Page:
International data transfer
European authorities’ recommendations and proposals for (new) transfer tools
European Data Protection Board publishes recommendations on measures to supplement transfer tools for international data transfer
Background: the CJEU‘s “Schrems II” decision
In a remarkable decision dated 16 July 2020 in the “Schrems II” case, the Court of Justice of the European Union (CJEU) invalidated the European Commission’s Implementation Decision on the “EU-US Privacy Shield” without a transitional period, thus dealing a harsh blow to transatlantic data transfer.
The CJEU’s decision also focused on the EU standard data protection clauses (or “standard contractual clauses”) that have often been used as transfer tools for international data transfers. While clarifying that there was nothing to criticise about the standard data protection clauses as such, the CJEU stated that the competent supervisory authority is required to suspend or prohibit a transfer of personal data to a third country pursuant to standard data protection clauses, if, in its view, in the light of all the circumstances of that transfer, the standard data protection clauses are not or cannot be complied with in that third country. The CJEU also stated that, depending on the prevailing position in a particular third country, the adoption of supplementary measures may be required of the data exporter and data importer in addition to the standard contractual clauses in order to ensure an adequate level of data protection.
Especially in the light of the critical remarks made by the CJEU on the legal situation in the US, the question arises since the decision by the highest European court as to whether supervisory authorities should prevent data transfers to the US even if these transfers are made without supplementary measures solely on the basis of the standard contractual clauses and at the same time it is clear that the specific data importers in question are subject to US law, which makes it impossible for them to comply with the standard contractual clauses.
Recommendations by the European Data Protection Board
As early as 24 July 2020, the European Data Protection Board (EDPB) published short FAQs on the judgment of the CJEU in the “Schrems II” case. On 11 November 2020, the EDPB presented its Recommendations on measures that supplement transfer tools for international data transfers and Recommendations on the European Essential Guarantees for surveillance measures for feedback.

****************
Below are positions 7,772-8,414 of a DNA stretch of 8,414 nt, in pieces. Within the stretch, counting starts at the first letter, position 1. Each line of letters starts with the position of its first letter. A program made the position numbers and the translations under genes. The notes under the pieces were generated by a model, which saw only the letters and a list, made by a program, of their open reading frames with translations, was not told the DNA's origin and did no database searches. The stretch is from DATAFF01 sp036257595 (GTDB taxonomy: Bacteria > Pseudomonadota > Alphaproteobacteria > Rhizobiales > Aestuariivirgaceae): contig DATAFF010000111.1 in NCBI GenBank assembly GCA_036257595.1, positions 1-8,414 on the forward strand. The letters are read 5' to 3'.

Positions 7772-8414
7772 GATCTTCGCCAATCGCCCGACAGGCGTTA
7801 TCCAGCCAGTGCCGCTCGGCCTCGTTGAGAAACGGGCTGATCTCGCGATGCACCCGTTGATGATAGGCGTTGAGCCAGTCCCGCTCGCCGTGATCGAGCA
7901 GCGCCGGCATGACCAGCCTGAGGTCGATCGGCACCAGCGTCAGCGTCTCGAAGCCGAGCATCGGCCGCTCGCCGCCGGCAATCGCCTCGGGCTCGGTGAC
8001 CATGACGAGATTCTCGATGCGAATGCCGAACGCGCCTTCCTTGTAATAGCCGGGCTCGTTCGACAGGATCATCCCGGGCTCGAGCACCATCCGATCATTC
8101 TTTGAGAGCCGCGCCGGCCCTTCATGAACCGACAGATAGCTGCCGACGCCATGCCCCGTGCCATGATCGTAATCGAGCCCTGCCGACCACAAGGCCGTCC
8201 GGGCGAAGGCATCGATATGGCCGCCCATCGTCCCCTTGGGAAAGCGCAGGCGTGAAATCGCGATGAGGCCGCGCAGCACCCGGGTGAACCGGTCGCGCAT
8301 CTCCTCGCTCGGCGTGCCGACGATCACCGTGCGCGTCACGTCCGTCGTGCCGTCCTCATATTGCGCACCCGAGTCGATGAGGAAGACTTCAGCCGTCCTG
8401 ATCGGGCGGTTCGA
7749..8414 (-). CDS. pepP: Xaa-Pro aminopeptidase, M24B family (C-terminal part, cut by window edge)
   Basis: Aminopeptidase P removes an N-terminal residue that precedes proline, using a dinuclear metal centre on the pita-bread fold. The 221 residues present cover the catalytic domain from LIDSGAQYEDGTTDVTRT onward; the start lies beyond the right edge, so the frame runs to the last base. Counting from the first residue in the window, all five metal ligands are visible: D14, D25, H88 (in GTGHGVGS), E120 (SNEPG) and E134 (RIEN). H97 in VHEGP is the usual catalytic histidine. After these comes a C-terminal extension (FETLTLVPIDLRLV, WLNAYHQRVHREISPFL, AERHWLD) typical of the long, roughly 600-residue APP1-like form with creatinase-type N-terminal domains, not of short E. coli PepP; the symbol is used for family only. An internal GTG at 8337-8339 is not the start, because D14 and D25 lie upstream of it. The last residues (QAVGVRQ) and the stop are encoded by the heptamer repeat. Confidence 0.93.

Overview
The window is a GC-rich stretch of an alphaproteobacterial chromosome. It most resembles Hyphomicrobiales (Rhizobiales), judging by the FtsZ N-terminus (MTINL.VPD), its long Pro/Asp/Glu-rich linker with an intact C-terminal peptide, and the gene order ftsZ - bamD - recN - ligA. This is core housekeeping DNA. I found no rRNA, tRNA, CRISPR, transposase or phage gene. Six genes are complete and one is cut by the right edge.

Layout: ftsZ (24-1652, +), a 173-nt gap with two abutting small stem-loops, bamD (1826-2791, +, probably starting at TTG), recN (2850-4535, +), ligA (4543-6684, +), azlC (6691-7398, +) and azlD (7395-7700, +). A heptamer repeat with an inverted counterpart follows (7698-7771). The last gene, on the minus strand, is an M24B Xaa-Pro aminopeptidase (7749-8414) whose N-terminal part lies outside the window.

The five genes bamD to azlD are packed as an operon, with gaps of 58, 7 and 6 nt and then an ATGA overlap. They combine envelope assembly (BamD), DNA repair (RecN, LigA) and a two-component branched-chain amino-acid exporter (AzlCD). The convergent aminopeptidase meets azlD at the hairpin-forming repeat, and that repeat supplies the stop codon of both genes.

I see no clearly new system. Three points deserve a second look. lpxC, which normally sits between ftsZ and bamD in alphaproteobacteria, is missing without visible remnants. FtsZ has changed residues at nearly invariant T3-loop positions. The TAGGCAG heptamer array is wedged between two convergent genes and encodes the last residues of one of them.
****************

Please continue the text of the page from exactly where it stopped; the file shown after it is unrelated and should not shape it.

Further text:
In its recently published recommendations on measures that supplement transfer tools for international data transfers, the EDPB emphasises in particular its opinion that transfers to recipients that are subject to Section 702 of the US Foreign Intelligence Surveillance Act (“FISA”), which was sharply criticised by the CJEU in its “Schrems II” decision, are only permissible on the basis of standard contractual clauses or other transfer tools if additional supplementary technical measures make access to the data transferred impossible. In other words, additional contractual and/or organisational measures are not sufficient as supplementary measures in the EDPB’s opinion.
The EDPB’s recommendations include a number of examples of supplementary measures, including in particular technical measures. The recommendations also describe specific scenarios (use-cases) for which the EDPB believes it is either possible or impossible to find effective technical measures.
In short, for typical cloud-based services in which personal data are processed, the EDPB is of the opinion that the primary decisive factor should be adequately strong encryption for which only the data exporter and not the data importer has the key. In its recommendations, the EDPB also sketches out the essential steps that data exporters should take in the light of their accountability under data protection law: